To Adam’s point, while the technology has been around for a while, I think that some in the print and graphic arts industry have struggled with how to use them to achieve the best results. Heidi’s post (and her research) give us some tools to help that thinking.

  5. Yale Rieck

    What I really like about this thread is the obvious, yet not obvious fact that many printers really are and should be evolving into marketing providers. PURLS are a really good technology, but really should be part of a technology package, that also includes other aspects of technology to help increase the effectiveness of each touch. Add in a mix of online design and print providers can then enable their customers and ensure best practices for all aspects of PURLs and their ancillary counterparts are followed. Just my $.02.

  6. Fred

    These are all great points! I would like to ad that as a company that sells and brokers direct mail, and consults with many industries, I am hoping that with increase appeal in pURLS happens, more providers of this technology enter into the industry. I really like the idea of using pURLs in our response efforts (as part of several we use), but in many project (still) cost per response on our test campaigns are rarely justifying the $.10 being charged by the providers out there per pURL. Competition will bring this price down eventually, but until I can segment increase results with pURLs, and relate that back to cost of use, I am still on the sidelines but wanting to join the game…

  7. Ed Bracken

    As a printer selling pURLS, I have realized I need to bring in a marketing professional to offer an executable solution. Also, regarding the pURL as one of many response mechanisims; I have learned that pURLS will not fare well when a BRE or toll free number is also offered. My opinion is that a pURL should only be used when the prospect needs to visit the seller’s web site anyway – like to register for membership or an event.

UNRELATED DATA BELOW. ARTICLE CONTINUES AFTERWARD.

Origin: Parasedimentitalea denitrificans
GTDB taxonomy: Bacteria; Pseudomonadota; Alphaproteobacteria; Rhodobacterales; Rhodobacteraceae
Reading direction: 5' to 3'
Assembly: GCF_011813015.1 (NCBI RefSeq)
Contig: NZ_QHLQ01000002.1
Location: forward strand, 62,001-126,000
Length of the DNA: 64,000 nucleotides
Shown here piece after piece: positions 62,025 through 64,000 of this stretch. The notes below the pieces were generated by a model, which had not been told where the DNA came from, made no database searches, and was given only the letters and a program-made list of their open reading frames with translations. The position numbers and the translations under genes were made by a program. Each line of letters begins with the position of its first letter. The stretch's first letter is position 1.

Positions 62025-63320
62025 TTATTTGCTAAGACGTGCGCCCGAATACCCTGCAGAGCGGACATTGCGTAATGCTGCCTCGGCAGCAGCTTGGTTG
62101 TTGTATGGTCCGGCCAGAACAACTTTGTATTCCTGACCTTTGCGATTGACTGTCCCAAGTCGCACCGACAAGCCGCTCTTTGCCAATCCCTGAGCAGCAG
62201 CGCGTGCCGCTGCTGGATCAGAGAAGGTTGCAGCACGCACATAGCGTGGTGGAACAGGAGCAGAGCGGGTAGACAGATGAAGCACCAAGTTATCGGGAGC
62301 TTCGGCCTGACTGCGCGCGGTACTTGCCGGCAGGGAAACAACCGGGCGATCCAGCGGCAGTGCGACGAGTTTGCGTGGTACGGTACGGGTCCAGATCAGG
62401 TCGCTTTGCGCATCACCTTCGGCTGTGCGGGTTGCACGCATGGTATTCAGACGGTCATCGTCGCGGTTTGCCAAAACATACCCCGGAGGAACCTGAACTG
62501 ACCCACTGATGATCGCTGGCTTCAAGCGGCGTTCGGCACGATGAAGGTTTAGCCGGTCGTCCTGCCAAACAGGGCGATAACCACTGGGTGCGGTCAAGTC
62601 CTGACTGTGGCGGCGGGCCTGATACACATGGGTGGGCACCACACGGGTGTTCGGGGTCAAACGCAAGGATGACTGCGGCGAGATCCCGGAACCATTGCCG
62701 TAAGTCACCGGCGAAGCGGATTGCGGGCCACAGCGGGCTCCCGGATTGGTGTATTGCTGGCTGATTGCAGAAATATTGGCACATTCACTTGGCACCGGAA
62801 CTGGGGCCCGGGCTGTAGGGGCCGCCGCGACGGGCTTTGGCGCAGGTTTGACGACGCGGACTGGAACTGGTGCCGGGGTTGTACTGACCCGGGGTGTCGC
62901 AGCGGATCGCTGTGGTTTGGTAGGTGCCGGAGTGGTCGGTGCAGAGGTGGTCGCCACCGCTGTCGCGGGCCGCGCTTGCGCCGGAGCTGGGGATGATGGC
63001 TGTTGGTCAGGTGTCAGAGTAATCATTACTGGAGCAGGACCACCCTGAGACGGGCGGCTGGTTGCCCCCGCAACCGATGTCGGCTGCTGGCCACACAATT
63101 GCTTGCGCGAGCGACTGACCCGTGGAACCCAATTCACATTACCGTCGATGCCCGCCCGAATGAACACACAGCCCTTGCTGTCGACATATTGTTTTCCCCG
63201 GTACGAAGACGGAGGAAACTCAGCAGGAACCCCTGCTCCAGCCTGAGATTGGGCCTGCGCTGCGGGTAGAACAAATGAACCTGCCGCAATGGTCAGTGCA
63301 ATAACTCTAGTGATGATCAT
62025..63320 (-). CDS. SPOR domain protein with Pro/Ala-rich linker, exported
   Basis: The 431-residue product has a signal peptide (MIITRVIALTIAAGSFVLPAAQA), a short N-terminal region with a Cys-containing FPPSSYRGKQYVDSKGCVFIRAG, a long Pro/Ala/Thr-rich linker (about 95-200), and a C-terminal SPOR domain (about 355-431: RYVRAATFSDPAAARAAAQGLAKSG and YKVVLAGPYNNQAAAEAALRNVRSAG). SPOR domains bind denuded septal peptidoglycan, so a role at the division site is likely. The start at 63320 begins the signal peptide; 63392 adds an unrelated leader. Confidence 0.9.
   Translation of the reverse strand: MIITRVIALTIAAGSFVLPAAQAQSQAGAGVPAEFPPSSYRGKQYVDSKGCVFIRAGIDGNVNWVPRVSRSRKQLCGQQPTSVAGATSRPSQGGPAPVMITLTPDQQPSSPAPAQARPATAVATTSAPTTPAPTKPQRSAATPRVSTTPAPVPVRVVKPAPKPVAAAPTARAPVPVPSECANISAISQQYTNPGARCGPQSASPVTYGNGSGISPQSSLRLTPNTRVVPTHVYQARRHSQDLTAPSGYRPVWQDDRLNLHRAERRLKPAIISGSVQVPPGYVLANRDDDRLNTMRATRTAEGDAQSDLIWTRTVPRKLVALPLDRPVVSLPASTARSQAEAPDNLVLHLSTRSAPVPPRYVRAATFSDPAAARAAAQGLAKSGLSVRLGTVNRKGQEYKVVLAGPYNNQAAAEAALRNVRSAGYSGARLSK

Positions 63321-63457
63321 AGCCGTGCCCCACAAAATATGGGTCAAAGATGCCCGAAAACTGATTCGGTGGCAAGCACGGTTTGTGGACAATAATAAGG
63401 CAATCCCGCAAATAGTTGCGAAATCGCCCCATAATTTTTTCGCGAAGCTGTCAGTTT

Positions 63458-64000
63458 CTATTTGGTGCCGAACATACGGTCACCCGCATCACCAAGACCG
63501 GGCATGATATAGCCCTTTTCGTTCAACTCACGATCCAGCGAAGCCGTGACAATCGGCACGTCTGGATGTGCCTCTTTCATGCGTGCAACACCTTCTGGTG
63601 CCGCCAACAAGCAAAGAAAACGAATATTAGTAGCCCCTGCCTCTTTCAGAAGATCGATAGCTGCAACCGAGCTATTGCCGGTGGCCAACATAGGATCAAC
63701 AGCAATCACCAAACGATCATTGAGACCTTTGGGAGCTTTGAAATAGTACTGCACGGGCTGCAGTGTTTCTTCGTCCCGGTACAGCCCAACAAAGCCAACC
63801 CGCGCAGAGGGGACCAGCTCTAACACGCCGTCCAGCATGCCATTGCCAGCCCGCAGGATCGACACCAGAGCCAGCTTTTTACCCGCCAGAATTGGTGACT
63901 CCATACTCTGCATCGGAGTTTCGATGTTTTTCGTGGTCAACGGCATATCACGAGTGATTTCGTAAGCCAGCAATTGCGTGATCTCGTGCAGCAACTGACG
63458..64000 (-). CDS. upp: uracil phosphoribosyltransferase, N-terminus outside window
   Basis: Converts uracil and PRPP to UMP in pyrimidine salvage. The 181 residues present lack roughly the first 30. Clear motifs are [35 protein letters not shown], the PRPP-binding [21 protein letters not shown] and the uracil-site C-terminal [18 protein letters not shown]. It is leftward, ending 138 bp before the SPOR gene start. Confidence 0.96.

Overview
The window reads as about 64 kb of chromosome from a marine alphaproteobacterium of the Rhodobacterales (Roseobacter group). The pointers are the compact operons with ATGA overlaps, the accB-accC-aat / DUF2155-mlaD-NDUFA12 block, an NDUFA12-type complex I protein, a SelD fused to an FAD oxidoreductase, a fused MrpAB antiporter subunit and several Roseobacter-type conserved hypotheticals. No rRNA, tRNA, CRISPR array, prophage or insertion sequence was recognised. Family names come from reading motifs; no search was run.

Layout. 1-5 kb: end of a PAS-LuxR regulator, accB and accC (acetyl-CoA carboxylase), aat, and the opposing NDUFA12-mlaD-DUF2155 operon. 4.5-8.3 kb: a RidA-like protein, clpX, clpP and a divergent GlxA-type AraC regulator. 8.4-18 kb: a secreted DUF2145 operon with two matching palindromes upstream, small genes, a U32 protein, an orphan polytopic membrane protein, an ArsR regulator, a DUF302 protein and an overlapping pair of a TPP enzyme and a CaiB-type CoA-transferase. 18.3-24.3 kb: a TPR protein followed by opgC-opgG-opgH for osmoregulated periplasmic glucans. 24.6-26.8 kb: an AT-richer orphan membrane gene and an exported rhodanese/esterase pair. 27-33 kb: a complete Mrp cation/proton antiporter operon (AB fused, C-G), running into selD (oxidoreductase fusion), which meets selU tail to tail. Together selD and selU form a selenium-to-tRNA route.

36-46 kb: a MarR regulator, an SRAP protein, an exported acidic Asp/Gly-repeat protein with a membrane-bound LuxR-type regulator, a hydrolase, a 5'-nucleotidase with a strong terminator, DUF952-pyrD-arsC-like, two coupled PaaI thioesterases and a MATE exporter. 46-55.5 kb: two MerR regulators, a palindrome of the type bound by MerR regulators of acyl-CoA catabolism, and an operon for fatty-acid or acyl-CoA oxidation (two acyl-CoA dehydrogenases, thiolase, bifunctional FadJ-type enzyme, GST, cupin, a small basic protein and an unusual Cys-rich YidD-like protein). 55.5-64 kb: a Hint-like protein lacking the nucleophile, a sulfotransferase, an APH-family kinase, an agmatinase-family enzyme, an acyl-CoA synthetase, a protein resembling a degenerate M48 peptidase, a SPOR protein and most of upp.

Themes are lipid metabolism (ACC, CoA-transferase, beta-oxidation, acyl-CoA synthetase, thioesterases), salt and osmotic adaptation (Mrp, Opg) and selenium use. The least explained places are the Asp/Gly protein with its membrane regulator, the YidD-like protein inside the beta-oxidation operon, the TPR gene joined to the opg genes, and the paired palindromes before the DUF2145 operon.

8. Bob Stuart


    Another good best practice is automatic email routing. Example, a recipient responds to a direct mail offer and visits their PURL. While there they request information on products/services. As a result an email is forwarded to the sales person for that account. The rep contacts the prospect while the need is ‘top of mind,’ which dramatically increase the process of closing sales.

  9. Brian B

    To piggy back on Ed’s comment, the whole goal of a PURL is to get them to the microsite to flag them as a suspect and then hopefully gather some information from them to qualify them as a real lead. Too many calls to action will only hurt response rates and measurability (the real value) and could potentially derail the value of the campaign.

    Also, we need the real measurement of success to be cost per customer, not response. Getting response is still a cost in the mind of a business…getting a customer is an investment.

  10. Nick Pride

    Just wanted to pick up on a point raised by Fred about the cost of pURLs. There are service providers out there who do not use a pay-per-URL model (I use one of them). I think the ‘click-charge’ pricing model will not last long, but there’s no need to wait to change how you pay. Then you change the game …

  11. Richard Penny

    Interesting article Heidi. As one of those marketers you speak of in the final paragraph of the article I can tell you that our use of survey buttons, seemingly-inane questions and subsequent posters were used to try and capture attention for and awarness of the possibilities of VDP and PURLS.

    Done well, they were very effective in the early stages of developing a market for VDP. Completely agree though that the time for this has passed and it is time to get on with using the technology to its full potential.

  12. John Foley, Jr

    Hmmmm – Best practice or Bad practice? Are Personalized URL’s DEAD?

    Could we read someday on PURLs “The day my response mechanism died” Like the failing BRC?

    With QR Codes coming strong who wants to type? Just asking….

  13. Clint Bolte

    A very basic point and observation…until PSP/MSP start using these tools (VDP, PURLS, TransPromo, etc., etc.) for their own purposes all of these best practice case studies seem little better than academic treatises. Then from your own experiences the refinement comes.